The center is located in a log cabin in downtown Palmer and features displays and information regarding the Alaska Native peoples indigenous to the area, as well as the history of the local colonial establishment and trapping activities.
WHERE: 723 S. Valley Way, Palmer
WHEN: 9 a.m. to 6 p.m. daily, May 1 to Sept. 30; winter: by appointment only
Weather permitting, sled dog teams provide rides during summer months. The center is staffed by knowledgeable locals.
WHERE: Mile 2.2 Knik-Goose Bay Rd.
WHEN: 8 a.m. to 7 p.m. daily, mid-May to mid-Sept.
Valley residents take their local baseball very seriously, as visitors find out when they drop by the games played by the Palmer-based team during the summer. The Miners are one of six Alaska Baseball League teams.
WHERE: Hermon Brothers Field, 2075 Glenn Hwy., Palmer
WHEN: June and July; check website for schedule
A mountaintop near Palmer, most of the trail is a medium difficulty level, although the steps may be more challenging. The top offers a view of Matanuska Peak, Lazy Mountain, the Knik Glacier, Pioneer Peak, Twin Peaks, and the Matanuska Valley.
WHERE: From Anchorage, head north on the Glenn Highway. Take the exit onto the Old Glenn before reaching the Knik River. Follow this route until reaching the bridge; cross it, and continue for roughly 4 miles. Turn left onto Bodenburg loop road after passing the butte, not before (see below). After half a mile, turn left again onto "Mothershead Lane"; you will see the parking area on your right shortly afterwards. Take the road around to the left after parking. The trailhead is on the right.
WHEN: Best hiking months are May through November
Walk around and fish at the Eklutna Trailrace, where you can catch coho, sockeye, and chum. The sport fishery is restricted to only a half-mile area from the Old Glenn Highway to the Knik River.
WHERE: Near mile 3.5 of the Old Glenn Highway
WHEN: Visit year-round, fish during legal seasons
You can buy everything you could ever want and more at this tackle and fly fishing shop in downtown Wasilla.
WHERE: 390 E. Railroad Ave.
WHEN: 9:00 a.m. to 8:00 p.m.
Miller's is the perfect stop for all your basic grocery, personal and postal needs.
WHERE: 17152 W. Parks Hwy.
WHEN: 7 a.m. to 11p.m.
Owner Vern Halter is an Iditarod veteran who is also a local politician. Here you can take a tour, meet all of his pups, stay in his bed and breakfast and learn what it's really like to be an Iditarod musher.
WHERE: Mile 64.7 Parks Hwy.
WHEN: Tours are at 9:30 a.m. and 1:30 p.m.; book in advance
These three days of small-town fun include home-baked goods, homespun crafts, local music and live entertainment. Events include a bed race, parade, tractor pull, egg toss, family games and a fun run.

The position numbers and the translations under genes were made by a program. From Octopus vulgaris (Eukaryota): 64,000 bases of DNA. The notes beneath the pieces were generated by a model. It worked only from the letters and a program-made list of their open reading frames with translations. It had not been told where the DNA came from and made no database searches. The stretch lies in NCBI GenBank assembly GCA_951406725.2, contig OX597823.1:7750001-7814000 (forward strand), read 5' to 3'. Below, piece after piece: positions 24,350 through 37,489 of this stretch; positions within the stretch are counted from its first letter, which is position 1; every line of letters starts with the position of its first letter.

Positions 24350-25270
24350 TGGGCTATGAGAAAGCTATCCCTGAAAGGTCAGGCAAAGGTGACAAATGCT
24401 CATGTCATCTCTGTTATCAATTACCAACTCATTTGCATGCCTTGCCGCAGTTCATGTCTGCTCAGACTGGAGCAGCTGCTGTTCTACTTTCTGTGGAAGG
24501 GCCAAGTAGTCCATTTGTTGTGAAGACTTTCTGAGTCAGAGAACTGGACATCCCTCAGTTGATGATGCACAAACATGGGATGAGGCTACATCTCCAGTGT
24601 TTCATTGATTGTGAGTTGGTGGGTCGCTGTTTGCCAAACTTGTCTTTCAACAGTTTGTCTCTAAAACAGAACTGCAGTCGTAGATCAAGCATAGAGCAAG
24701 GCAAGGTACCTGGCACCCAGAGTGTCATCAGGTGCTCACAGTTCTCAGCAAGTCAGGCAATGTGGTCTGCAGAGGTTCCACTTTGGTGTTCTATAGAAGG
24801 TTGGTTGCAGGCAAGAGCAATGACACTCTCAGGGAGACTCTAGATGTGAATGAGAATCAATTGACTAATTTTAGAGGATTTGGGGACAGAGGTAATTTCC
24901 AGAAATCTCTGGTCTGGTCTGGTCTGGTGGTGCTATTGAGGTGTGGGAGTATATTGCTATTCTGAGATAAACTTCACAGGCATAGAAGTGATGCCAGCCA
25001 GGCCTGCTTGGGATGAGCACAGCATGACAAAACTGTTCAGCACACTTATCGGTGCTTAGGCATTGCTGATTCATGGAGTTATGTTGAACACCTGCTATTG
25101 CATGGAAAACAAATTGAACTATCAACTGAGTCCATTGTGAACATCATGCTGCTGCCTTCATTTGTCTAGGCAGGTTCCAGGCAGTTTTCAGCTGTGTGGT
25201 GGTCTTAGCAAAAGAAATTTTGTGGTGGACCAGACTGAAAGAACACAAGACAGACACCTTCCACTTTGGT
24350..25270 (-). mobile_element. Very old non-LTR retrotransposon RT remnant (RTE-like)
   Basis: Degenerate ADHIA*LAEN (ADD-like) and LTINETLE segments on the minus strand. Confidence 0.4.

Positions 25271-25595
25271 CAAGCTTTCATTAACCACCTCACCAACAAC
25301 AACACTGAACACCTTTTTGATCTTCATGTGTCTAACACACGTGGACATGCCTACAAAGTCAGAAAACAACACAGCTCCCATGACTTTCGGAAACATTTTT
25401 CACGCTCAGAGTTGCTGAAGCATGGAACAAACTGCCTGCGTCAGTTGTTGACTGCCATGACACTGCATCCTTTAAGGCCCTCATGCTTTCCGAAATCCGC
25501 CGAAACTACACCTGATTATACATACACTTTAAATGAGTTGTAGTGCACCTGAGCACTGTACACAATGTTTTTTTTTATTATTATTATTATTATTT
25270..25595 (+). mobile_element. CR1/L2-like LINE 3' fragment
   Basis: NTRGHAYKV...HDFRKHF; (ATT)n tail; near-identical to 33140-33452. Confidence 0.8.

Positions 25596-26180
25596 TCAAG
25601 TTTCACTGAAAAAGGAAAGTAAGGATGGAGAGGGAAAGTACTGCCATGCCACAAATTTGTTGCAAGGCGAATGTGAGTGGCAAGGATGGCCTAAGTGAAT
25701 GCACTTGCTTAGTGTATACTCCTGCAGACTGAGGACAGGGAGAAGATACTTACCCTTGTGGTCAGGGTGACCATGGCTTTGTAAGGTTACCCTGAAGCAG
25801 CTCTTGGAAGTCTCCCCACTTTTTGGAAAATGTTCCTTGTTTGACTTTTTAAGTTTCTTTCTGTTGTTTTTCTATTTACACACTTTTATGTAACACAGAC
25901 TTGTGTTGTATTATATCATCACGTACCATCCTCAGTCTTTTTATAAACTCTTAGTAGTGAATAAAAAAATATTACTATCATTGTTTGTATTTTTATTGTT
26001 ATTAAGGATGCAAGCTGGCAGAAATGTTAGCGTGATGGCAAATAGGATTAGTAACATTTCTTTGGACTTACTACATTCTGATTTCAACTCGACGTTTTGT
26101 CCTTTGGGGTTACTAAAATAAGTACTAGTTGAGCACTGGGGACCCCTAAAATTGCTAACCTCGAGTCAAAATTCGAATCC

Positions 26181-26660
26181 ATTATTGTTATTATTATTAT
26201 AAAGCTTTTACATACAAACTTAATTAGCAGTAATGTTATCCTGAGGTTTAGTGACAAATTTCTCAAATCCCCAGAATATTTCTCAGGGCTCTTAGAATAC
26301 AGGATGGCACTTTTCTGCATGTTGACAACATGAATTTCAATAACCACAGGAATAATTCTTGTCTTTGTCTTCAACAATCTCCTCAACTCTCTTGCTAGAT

WHERE: Downtown Palmer
WHEN: June 6-8
This small store's motto is "Established before Most of You Were Born," and it is "Mayor" Stubbs' home and hangout.
WHERE: Main Street
WHEN: 7:30 a.m. to 9 p.m. on weekdays; 7:30 a.m. to 10 p.m. on weekends.
The Hangar was built in the 1950s by legendary glacier pilot Don Sheldon for his business, Talkeetna Air Service. The hangar, which contains a small art gallery and is used for various events, was donated to the Denali Arts Council by Sheldon's wife.
WHERE: 22249 S. D St.
WHEN: 11 a.m. to 2 p.m. Mon.-Fri. with event openings varying by season.
Visitors can take a walking tour of the museum and its historical buildings. Or meet up with the ranger who comes over from the Talkeetna ranger station at 10:30 a.m. and 2:30 p.m. to speak on mountaineering; past and present.
WHERE: Little Red Schoolhouse, downtown Talkeetna
WHEN: 10 a.m. to 6 p.m. daily, May 15 through Sept. 15
A memorial to those who have lost their lives climbing Denali, the highest peak in America.
WHERE: Talkeetna town cemetery, near the airstrip
About 70 miles southeast of Talkeetna, this recreational area provides parking and camping facilities. Great for hiking, fishing, camping and wildlife viewing.
WHERE: Milepost 70.8 Parks Hwy.
Take a stroll down the park, see three rivers and overlook a 20,000-foot peak. It's close to downtown and offers a view of the Alaska Range and an unclose look at the Talkeetna, Sustina and Chulitna rivers.
WHERE: Walk a full loop around town by strolling downstream, along the Susitna River, until you come to the end of the village airstrip. Then walk up D St., which will bring you right back to Main St.
WHEN: Year-round, weather permitting
Book as an individual or a private group. Fly through boreal forests and view the Alaska Range.
WHERE: 13764 E. 2nd St., Talkeetna
WHEN: Call for reservations.
The Fairview Inn
The Fairview Inn and Bar is the perfect stop for anyone needing a warm and cozy place to cuddle up at night or just grab a night cap.
WHERE: 101 Main St.
WHEN: Bar open 12 p.m. to 2:30 a.m., weekdays, and until 3:30 a.m. weekends.